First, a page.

Equivalence of survey data: relevance for international marketing

Equivalence of survey data: relevance for international marketing Purpose – The paper presents a framework for establishing equivalence of international marketing data. The framework is meant to reduce confusion about equivalence issues, and guide the design of international studies and data analysis. Design/methodology/approach – A short overview is given of the two main approaches to equivalence in the literature. These are integrated and used to distinguish sources of cultural bias in the various stages of the research process. Findings – The highest levels of equivalence most often established are construct equivalence and partial measurement equivalence, implying that distributions of scores obtained in various countries cannot be interpreted at face value. To understand cross‐cultural differences better, researchers should investigate why higher levels of equivalence could not be established; this can be done best by including elements from both the conceptual and the measurement approach to equivalence. Practical implications – This study can help marketing managers to establish the extent to which consumer perceptions can be considered equal across countries. Moreover, it helps researchers to determine causes of unequivalence and relate these to concrete stages in the research process. Originality/value – Integration of the two main approaches to equivalence will lead to a better understanding of the validity of cross‐cultural differences and similarities. This should lead to improved decision making in international marketing. http://www.deepdyve.com/assets/images/DeepDyve-Logo-lg.png European Journal of Marketing Emerald Publishing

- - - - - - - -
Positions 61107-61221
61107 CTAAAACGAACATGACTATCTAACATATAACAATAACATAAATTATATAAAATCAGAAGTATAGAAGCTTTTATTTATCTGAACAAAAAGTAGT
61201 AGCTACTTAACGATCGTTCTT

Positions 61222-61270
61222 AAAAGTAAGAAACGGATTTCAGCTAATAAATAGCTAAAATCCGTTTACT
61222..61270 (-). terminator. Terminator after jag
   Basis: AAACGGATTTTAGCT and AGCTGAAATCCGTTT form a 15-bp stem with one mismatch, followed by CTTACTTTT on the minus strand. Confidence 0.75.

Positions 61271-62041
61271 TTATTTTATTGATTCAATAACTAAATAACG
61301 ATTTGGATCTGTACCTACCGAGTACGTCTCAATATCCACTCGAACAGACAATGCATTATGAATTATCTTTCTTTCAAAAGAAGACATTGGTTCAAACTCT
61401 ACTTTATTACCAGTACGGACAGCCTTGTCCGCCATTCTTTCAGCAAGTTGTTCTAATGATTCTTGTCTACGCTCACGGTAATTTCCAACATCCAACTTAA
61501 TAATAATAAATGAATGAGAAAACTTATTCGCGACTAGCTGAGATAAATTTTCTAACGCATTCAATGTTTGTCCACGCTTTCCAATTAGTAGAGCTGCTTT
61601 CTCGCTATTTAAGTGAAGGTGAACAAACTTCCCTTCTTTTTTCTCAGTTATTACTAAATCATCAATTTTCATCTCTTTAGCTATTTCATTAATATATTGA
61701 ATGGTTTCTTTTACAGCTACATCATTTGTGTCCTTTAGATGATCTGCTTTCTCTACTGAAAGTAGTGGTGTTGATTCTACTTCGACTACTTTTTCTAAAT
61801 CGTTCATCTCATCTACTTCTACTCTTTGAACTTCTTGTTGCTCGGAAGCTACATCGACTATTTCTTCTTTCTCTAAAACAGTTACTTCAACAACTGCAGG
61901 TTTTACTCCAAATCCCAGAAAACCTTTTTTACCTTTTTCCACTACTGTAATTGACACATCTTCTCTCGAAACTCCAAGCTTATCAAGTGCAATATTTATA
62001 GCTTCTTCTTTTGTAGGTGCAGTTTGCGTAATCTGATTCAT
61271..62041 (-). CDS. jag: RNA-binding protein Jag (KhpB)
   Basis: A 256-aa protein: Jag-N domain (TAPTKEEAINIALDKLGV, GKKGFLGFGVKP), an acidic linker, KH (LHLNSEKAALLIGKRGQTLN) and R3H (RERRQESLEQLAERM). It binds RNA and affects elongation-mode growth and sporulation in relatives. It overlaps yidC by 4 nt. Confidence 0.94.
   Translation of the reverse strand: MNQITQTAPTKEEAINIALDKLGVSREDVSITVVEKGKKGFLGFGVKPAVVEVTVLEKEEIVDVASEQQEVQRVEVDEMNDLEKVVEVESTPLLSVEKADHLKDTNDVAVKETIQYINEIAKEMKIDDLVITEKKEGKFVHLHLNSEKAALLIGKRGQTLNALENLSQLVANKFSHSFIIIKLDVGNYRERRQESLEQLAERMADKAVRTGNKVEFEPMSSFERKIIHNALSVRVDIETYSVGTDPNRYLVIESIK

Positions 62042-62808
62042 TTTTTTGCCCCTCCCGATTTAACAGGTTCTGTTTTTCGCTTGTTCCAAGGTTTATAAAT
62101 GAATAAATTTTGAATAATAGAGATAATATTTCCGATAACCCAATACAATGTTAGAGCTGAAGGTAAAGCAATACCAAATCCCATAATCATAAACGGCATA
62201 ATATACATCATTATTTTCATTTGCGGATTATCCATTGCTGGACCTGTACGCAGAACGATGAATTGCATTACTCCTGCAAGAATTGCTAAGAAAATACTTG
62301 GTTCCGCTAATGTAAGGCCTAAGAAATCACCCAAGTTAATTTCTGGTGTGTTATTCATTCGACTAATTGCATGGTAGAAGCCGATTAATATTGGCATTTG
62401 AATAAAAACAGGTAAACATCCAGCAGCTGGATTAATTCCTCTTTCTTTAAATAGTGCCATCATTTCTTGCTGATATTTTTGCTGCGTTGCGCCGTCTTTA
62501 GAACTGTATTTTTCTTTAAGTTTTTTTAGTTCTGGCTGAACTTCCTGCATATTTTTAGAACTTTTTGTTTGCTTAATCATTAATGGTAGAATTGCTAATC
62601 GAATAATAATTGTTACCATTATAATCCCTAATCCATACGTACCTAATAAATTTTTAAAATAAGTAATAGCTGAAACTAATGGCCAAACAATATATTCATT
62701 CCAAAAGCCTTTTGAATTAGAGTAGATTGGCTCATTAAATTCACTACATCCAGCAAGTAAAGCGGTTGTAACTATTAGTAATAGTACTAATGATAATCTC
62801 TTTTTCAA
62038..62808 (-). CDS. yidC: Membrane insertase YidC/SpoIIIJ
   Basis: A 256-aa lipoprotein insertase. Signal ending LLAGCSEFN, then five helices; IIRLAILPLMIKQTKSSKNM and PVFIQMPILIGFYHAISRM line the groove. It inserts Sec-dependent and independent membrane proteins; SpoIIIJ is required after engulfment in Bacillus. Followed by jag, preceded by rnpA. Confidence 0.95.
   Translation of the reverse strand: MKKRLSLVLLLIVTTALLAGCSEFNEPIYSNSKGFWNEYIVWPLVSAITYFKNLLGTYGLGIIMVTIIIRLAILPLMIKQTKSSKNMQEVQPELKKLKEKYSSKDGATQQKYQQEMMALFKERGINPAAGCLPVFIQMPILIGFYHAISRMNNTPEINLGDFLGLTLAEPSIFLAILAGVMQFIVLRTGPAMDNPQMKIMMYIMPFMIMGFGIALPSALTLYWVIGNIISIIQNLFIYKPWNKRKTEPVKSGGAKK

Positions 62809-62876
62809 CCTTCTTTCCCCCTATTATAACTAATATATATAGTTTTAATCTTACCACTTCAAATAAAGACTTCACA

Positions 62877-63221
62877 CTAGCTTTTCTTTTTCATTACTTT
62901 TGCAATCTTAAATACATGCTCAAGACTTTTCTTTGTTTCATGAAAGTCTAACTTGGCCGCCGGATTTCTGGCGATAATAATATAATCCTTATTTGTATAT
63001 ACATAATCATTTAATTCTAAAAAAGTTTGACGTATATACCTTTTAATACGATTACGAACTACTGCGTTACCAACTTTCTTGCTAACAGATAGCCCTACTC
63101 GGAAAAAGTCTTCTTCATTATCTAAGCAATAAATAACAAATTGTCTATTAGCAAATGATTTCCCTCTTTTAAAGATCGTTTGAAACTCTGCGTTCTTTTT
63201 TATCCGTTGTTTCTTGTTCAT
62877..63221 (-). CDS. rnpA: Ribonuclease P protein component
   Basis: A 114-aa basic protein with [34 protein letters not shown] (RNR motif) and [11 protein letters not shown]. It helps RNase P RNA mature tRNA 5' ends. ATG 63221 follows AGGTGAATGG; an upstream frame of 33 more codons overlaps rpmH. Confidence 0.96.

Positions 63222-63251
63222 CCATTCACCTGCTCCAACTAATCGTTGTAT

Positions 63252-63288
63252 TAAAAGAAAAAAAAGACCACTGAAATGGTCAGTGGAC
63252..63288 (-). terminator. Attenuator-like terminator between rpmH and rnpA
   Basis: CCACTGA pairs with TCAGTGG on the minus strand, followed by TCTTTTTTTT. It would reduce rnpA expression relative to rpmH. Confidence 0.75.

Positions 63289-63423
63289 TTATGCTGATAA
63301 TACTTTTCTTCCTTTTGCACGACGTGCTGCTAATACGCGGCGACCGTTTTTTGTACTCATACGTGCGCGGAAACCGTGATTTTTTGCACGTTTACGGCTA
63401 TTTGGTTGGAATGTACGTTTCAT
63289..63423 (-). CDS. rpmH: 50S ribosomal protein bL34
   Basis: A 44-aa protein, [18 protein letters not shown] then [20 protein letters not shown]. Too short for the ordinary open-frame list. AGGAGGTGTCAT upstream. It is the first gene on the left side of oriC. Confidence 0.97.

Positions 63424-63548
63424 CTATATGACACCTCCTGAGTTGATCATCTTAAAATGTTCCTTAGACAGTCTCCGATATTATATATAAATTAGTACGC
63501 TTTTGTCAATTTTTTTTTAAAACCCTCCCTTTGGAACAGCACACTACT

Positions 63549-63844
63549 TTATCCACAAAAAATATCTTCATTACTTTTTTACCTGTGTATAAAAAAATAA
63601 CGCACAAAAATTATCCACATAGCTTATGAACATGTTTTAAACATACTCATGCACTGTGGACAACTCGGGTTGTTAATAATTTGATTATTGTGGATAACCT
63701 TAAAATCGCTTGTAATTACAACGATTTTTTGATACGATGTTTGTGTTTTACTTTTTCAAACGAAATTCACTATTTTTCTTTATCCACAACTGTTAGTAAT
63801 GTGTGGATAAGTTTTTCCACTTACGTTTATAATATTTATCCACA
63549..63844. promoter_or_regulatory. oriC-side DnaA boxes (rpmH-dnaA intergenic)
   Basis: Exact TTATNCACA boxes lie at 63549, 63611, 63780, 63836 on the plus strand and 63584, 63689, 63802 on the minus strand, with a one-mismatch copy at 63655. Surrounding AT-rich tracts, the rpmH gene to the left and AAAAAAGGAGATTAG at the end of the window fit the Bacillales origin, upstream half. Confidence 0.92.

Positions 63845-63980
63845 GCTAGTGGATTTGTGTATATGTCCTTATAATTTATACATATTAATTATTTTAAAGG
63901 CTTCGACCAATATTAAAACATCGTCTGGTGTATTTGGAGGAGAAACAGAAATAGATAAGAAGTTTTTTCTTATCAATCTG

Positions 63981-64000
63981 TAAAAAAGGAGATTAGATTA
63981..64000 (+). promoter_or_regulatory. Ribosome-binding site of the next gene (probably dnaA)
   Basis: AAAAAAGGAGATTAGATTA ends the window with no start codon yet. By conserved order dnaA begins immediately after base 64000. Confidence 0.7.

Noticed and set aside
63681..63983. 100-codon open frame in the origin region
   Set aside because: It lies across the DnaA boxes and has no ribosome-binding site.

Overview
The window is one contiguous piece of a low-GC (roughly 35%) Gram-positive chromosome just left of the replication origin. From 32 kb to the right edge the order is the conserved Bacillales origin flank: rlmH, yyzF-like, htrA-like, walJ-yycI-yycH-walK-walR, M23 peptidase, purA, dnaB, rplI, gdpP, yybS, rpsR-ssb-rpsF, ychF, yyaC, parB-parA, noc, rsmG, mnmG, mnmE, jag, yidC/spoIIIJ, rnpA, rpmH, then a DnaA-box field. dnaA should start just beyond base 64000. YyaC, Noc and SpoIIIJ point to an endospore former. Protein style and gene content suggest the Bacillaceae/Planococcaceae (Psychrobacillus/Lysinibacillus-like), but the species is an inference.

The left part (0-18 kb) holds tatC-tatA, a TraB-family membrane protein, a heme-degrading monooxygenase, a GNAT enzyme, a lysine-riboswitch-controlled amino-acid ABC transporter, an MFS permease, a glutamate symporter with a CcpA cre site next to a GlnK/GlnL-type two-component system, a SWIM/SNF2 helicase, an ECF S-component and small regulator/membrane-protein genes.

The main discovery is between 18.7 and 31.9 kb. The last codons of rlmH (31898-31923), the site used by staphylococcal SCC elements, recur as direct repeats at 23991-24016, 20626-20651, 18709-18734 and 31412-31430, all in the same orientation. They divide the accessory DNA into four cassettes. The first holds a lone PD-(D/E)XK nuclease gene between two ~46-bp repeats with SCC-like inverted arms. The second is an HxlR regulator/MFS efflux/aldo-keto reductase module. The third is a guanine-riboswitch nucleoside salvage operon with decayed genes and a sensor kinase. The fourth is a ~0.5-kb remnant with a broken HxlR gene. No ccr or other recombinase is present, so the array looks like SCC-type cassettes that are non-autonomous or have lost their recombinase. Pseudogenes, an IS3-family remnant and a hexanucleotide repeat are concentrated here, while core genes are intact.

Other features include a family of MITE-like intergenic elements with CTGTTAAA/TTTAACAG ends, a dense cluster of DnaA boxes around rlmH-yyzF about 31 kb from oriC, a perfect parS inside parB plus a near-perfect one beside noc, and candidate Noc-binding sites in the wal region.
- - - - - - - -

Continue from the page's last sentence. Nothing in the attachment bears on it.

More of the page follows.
Equivalence of survey data: relevance for international marketing

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Publisher
Emerald Publishing
Copyright
Copyright © 2005 Emerald Group Publishing Limited. All rights reserved.
ISSN
0309-0566
DOI
10.1108/03090560510581818
Publisher site
See Article on Publisher Site

Abstract

Purpose – The paper presents a framework for establishing equivalence of international marketing data. The framework is meant to reduce confusion about equivalence issues, and guide the design of international studies and data analysis. Design/methodology/approach – A short overview is given of the two main approaches to equivalence in the literature. These are integrated and used to distinguish sources of cultural bias in the various stages of the research process. Findings – The highest levels of equivalence most often established are construct equivalence and partial measurement equivalence, implying that distributions of scores obtained in various countries cannot be interpreted at face value. To understand cross‐cultural differences better, researchers should investigate why higher levels of equivalence could not be established; this can be done best by including elements from both the conceptual and the measurement approach to equivalence. Practical implications – This study can help marketing managers to establish the extent to which consumer perceptions can be considered equal across countries. Moreover, it helps researchers to determine causes of unequivalence and relate these to concrete stages in the research process. Originality/value – Integration of the two main approaches to equivalence will lead to a better understanding of the validity of cross‐cultural differences and similarities. This should lead to improved decision making in international marketing.

Journal

European Journal of MarketingEmerald Publishing

Published: Mar 1, 2005

Keywords: International marketing; Market research; Bias

References

  • Qualitative Marketing Research
    Carson, D.; Gilmore, A.; Perry, C.; Gronhaug, K.
  • International Marketing Research
    Craig, C.S.; Douglas, S.P.
  • International Marketing Research
    Douglas, S.P.; Craig, C.S.
  • Methodological issues in cross‐cultural marketing research
    Malhotra, N.K.; Agarwal, J.; Peterson, M.
  • Benchmarking international marketing research practice in UK agencies – preliminary evidence
    Reynolds, N.L.
  • How specific are perceptual skills?
    Serpell, R.

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